Visit for the latest Coronavirus Disease (COVID-19) updates.

You are here

40 Years of Increasing Access to Health Services through Mobile Health in Tucson, AZ

The ability to access high-quality health services impacts an individual’s health throughout all life stages. Several factors can inhibit accessing services, including lack of health insurance, a shortage of health care facilities and primary care doctors, and language or cultural barriers. The consequences of not being able to regularly access health services can be significant.1 For example, easily detectable or preventable conditions are more likely to remain undiagnosed, which can lead to serious illness, increased likelihood of premature death, and decreased quality of life.2

Access to health care is a major problem for Pima County, Arizona, residents living at or below the poverty line. Pima County, Arizona, is located on the U.S.-Mexico border and has over 1 million inhabitants, with half living in Tucson, Arizona. In Pima County, 35.7% of the population is Hispanic/Latino and 4.2% is American Indian, and a majority of its residents live in Health Professional Shortage Areas (a Medically Underserved Area/Population). In 2014, 10% of adults were uninsured and 19% of residents lived in families with incomes below the poverty threshold. According to the Pima County Community Health Needs Assessment, individuals without health insurance are significantly less likely to visit a doctor and take prescribed medicine as directed due to cost. In 2015, the assessment found that the Pima County residents most likely to be uninsured in the past year were Hispanic adults aged 18–34 years and members of low-income households.3

In 1976, the Mobile Health Program was established to empower undeserved communities by developing sustainable systems that increase access to health promotion, disease prevention, and health care services. The program, which is a part of the Banner University Medical Group/College of Medicine Department of Family and Community Medicine at the University of Arizona, offers a wide range of programs and services to those who live in rural and underserved areas of Arizona, including along the U.S.-Mexico border, and are unable to afford and/or access medical care.4 The program targets vulnerable adults and children who reside in Health Professional Shortage Areas, including the uninsured, Spanish-speaking populations, individuals and families who are homeless or at risk for homelessness, the working poor, veterans, seniors, persons with disabilities, and pregnant teens and women.5 In addition, the program informs, educates, and empowers people about health issues; develops policies and procedures that support individual and community health efforts; links people to needed personal health services; and assures the provision of health care when otherwise not available.6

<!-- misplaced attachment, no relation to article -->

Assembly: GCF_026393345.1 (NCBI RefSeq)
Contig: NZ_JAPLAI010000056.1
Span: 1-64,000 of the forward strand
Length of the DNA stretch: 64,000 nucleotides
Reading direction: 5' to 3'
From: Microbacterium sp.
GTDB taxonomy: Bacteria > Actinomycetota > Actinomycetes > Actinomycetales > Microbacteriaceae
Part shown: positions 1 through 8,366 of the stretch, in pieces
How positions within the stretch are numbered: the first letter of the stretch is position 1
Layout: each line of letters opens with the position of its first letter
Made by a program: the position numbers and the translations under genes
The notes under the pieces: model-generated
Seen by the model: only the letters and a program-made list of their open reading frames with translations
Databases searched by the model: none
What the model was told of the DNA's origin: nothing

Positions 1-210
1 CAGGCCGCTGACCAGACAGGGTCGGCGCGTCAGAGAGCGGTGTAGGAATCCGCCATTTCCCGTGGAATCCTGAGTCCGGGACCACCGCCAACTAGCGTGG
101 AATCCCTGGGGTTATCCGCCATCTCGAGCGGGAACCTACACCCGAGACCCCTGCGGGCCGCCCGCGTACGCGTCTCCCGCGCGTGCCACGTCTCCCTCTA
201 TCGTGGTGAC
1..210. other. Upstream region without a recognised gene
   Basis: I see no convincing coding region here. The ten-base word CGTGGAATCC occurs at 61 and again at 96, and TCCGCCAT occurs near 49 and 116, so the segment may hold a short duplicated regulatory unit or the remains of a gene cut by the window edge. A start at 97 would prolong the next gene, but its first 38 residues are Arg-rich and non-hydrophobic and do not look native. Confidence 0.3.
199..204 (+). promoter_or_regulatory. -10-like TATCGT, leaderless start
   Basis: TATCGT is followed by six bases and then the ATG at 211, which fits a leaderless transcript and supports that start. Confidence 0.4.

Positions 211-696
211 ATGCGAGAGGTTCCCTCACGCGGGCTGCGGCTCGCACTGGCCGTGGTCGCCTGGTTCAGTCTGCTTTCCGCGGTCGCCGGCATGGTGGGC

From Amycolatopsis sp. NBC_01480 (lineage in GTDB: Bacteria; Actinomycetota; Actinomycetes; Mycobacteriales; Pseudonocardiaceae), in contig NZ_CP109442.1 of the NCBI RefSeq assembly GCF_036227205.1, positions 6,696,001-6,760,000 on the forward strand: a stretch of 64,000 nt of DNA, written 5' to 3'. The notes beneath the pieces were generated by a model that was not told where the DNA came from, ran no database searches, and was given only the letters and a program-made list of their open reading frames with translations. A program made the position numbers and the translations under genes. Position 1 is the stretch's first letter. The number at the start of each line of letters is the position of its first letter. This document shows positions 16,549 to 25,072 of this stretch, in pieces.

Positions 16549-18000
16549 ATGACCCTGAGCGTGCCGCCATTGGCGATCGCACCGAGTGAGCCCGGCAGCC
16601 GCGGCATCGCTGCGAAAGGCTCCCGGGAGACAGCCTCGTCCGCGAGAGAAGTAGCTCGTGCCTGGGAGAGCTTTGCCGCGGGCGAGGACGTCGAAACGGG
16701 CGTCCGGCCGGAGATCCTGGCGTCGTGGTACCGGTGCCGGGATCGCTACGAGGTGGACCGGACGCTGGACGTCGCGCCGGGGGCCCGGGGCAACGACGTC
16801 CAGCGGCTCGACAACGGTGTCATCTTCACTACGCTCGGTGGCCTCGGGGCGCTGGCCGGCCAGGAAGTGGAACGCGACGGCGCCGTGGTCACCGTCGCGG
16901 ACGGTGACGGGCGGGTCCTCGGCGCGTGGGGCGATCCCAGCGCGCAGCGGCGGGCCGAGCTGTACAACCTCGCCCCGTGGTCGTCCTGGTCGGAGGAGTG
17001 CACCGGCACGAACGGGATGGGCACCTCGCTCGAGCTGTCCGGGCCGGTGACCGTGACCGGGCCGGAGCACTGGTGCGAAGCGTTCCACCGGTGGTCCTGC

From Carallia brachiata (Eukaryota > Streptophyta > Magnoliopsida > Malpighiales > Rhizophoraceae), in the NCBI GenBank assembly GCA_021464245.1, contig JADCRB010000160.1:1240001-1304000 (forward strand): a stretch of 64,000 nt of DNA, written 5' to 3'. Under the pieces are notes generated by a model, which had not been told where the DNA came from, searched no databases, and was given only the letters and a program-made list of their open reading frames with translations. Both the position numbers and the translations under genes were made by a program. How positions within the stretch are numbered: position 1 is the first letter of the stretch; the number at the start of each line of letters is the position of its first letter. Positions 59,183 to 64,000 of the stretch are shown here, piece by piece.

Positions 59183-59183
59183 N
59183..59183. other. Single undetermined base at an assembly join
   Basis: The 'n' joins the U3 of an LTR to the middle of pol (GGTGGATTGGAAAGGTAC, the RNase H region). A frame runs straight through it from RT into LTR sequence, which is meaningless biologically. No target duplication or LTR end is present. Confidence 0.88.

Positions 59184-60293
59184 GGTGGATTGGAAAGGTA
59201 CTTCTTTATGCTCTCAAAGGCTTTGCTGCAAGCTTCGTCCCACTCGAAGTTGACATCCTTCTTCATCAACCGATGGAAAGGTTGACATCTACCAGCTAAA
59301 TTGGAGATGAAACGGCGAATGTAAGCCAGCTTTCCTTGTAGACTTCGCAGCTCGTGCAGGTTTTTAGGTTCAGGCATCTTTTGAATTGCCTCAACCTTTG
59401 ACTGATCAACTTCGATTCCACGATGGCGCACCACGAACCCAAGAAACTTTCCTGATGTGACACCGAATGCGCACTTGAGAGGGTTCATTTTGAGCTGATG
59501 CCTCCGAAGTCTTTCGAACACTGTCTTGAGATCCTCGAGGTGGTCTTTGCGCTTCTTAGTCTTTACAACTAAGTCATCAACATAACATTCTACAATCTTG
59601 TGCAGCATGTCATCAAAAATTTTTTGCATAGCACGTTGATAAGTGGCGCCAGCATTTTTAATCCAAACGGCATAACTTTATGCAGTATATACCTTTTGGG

To provide access to care, the Mobile Health Program offers the Mobile Health Clinic (which is a doctor’s office and clinic on wheels), vaccinations, prenatal and birth care to expectant mothers, and diabetes education. Annually, the program provides approximately 2,500 patient services, including physicals, immunizations, well woman checks, pap smears, prenatal and birth care, dental screenings for children, diabetes education, and minor procedures. Patients seen in FY 15 range in age from 0 to 86; 86% were racial and ethnic minorities.7 Each year, the program provides prenatal care to approximately 25–30 pregnant women and dental services to approximately 600 children and expectant mothers. 

For many patients in Pima County, the Mobile Health Program is their only health care provider. Through various partnerships, including collaborations with community organizations, the program has been able to provide access to primary medical care, early prenatal care, preventive services, and timely referrals for other medical and psychological services.6 In the coming months, the program plans to expand their reach by opening additional sites and providing services for adolescents, at-risk populations, homeless populations, and the Native American population.


Date Posted:
Organization Name: University of Arizona College of Family Medicine / Department of Family and Community Medicine
Program Name: 

Mobile Health Program

1450 N. Cherry Ave.
Tucson, AZ 85719
United States
Healthy People 2020 Topic Area(s) addressed: 
Healthy People 2020 Objective(s) addressed: 
Healthy People 2020 overarching goal addressed: 
Attain high-quality, longer lives free of preventable disease, disability, injury, and premature death.
Previous StoryNext Story

Disclaimer: Reference in this web site to any specific product, process, service, organization, or company does not constitute its endorsement or recommendation by U.S. Government or the U.S. Department of Health and Human Services.